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Why skill doesn't win wars

Written by Elliott
Last updated on 2009-07-18

You hear the opposite viewpoint all the time; that skill and experience is what will win you a water war but it's just not that simple. Imagine, if you will, 2 people, with water guns on flat terrain. One is armed with a CPS 2000, one with an XP105, now, without going into any specifics about the range of these two guns (we all know that the CPS far outstrips the XP) you can tell that if the CPS bearer stays out of the XP bearer's range of fire, the CPS user can safely soak the other without any risk of being soaked himself. This is an example of how the weapon can make all the difference in a fight, not the user. Now, the point in this article is not to deny completely that there's no skill involved in a water war – obviously if we had given our two water warriors a CPS 2000 each, the outcome would have been decided purely on skill – it's to teach you to think about your choice of weapon instead of cockily striding into battle hoping to beat your opponents with just your skill and an XP105.

Take, another example, capacity. No matter how water-conscious the warrior is, the bottleneck on how long he can go without refilling is ultimately down to the capacity of his gun – there are certain mods that can change this but since the majority of guns remain unmodified throughout their life-cycle, it is beyond the scope of this article to discuss such mods. Of course, capacity is a consideration that goes hand in hand with gun payload (the amount of water unleashed by a gun in a second or so – for those who are unfamiliar with the term). Put into perspective; the CPS2000 has a healthily sized reservoir but it has an output of nearly 850 ml a second and so it takes less than 4 seconds of actual output to completely drain the tank. To put this into play in a fight; take our CPS2000 and XP105 users again and put them on similar terrain to last time. If neither fighter has side arms to hand, the result of this fight will be decided, mostly, by the merit of these two guns. When people say that the XP105 user will win if he's skilled enough, they're wrong. Nine times out of ten, the only reason the XP105 user will win is because the CPS has only a 1 second shot time for every 25-30 times the gun is pumped and so the XP user will easily enjoy some firing time during re-pumping (which there will be a lot of) and once the CPS wielder has finished the reservoir (which is also bound to happen quickly) the XP user is free to get as close as is necessary to finish the job. As you can see, the outcome of the fight described above was achieved purely through the various features and quirks of the chosen guns. This isn't to say that it could have been toppled either way had the participants been skilled enough but it just illustrates the fact that choice of weapon is just as important, if not more so, than the skill level of the user.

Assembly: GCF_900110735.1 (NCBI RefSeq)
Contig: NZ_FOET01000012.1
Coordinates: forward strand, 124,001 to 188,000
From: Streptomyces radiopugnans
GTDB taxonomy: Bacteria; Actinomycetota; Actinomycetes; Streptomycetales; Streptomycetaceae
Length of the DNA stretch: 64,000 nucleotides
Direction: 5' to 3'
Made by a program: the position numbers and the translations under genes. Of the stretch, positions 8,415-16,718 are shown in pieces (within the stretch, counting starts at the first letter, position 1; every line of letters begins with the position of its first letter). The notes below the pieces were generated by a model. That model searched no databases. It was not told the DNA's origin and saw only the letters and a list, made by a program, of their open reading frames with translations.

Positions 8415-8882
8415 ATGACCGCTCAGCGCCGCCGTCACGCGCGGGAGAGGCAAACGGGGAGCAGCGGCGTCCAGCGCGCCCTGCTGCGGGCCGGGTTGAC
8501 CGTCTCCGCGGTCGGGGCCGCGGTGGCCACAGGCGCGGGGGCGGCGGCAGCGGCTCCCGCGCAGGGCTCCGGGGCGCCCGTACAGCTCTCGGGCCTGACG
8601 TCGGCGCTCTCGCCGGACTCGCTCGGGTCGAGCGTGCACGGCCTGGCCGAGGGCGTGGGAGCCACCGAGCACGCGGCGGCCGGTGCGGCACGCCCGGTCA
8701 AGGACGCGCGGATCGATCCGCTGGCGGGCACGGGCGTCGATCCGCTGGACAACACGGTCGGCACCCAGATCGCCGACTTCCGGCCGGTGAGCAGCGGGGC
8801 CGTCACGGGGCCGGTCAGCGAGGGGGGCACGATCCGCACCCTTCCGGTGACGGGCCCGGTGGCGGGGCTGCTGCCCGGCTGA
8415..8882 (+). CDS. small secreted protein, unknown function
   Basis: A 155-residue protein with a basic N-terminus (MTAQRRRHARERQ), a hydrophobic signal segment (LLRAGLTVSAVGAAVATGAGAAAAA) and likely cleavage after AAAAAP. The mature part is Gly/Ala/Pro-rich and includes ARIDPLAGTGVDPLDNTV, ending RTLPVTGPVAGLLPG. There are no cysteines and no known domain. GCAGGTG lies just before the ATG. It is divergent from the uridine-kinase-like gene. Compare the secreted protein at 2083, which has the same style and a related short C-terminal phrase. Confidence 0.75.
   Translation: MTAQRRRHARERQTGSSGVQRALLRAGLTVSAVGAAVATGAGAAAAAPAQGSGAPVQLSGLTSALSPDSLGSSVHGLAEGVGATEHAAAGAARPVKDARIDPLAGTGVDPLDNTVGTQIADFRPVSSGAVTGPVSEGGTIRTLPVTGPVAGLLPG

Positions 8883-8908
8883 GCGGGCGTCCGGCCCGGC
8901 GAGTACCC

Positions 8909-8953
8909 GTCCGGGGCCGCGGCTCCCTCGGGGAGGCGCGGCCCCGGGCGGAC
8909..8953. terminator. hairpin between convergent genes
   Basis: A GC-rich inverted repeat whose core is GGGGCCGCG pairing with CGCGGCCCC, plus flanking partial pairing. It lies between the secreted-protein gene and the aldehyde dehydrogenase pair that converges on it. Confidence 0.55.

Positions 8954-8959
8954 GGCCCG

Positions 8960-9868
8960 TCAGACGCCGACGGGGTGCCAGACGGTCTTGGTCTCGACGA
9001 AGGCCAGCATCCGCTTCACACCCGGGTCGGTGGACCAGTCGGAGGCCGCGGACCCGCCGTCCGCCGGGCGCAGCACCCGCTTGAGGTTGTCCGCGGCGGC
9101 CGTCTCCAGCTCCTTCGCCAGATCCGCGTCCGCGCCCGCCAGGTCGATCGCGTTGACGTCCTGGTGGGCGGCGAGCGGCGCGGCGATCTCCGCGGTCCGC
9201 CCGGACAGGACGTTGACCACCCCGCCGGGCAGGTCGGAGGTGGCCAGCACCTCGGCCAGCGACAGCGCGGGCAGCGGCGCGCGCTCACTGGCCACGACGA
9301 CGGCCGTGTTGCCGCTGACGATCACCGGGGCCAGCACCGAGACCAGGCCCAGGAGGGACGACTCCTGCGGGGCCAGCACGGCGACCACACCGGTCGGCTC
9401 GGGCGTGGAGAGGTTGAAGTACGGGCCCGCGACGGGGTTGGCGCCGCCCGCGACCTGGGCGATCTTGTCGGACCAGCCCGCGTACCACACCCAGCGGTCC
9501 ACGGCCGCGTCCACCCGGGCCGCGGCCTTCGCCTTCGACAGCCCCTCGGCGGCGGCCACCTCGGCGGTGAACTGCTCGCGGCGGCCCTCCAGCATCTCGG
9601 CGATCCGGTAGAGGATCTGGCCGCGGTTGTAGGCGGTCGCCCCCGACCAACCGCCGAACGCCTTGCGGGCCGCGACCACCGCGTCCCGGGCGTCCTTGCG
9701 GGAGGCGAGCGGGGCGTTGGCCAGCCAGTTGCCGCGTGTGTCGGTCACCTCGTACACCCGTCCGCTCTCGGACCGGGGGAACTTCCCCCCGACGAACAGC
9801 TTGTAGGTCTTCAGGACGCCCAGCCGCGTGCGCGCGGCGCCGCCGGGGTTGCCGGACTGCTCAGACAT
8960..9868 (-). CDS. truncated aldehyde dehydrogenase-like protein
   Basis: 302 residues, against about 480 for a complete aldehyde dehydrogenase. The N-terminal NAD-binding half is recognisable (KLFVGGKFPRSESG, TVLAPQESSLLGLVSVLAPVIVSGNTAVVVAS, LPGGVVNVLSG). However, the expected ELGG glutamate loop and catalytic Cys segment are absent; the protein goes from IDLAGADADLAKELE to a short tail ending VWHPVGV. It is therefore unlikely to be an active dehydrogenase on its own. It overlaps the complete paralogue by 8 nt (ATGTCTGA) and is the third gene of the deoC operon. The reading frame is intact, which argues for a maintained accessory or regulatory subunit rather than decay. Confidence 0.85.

Too many people still hold the opinion that the gun is only as good as the user and this, sadly, is what many water war veterans are all too happy to encourage. It's easy for veterans, when sought after for advice by players of a lower skill level, to claim that they should 'avoid the more powerful guns until they are better' just so that they can be the '1337 0wn4g3' with the only CPS on the whole team (I personally don't see how this advantages your team anyway) because they like the envy and respect they get. The truth is that, in the majority of situations, you can hand a 'noob' a CPS 1500, tell him to aim at a 45° angle and he'll be just as good as anyone else on your team. It is another myth that just because someone is an experienced water 'veteran', he can miraculously take on 4 or 5 people armed similarly to himself. When it comes to winning a water fight, equipment is most important, numbers second and skill comes in last.

Although it's easy to read this article and come away thinking 'I'll just go out and buy the biggest gun I can find, then go pwn some noobs', this wasn't the aim at all. For example, if you have fought in many past water wars then you'll know what works and what doesn't or say, if you are familiar with the type of battlefield (e.g. forest), you'll also have an advantage. Weapon familiarization is very important as well, get to know your choice of weapon and you'll do much better in a fight. As you can see, there are many things that will help you and that do come down to the user as opposed to the weapon so don't feel downhearted by this article and instead take it for what it is; a lesson that gun choice is just as important as skill.

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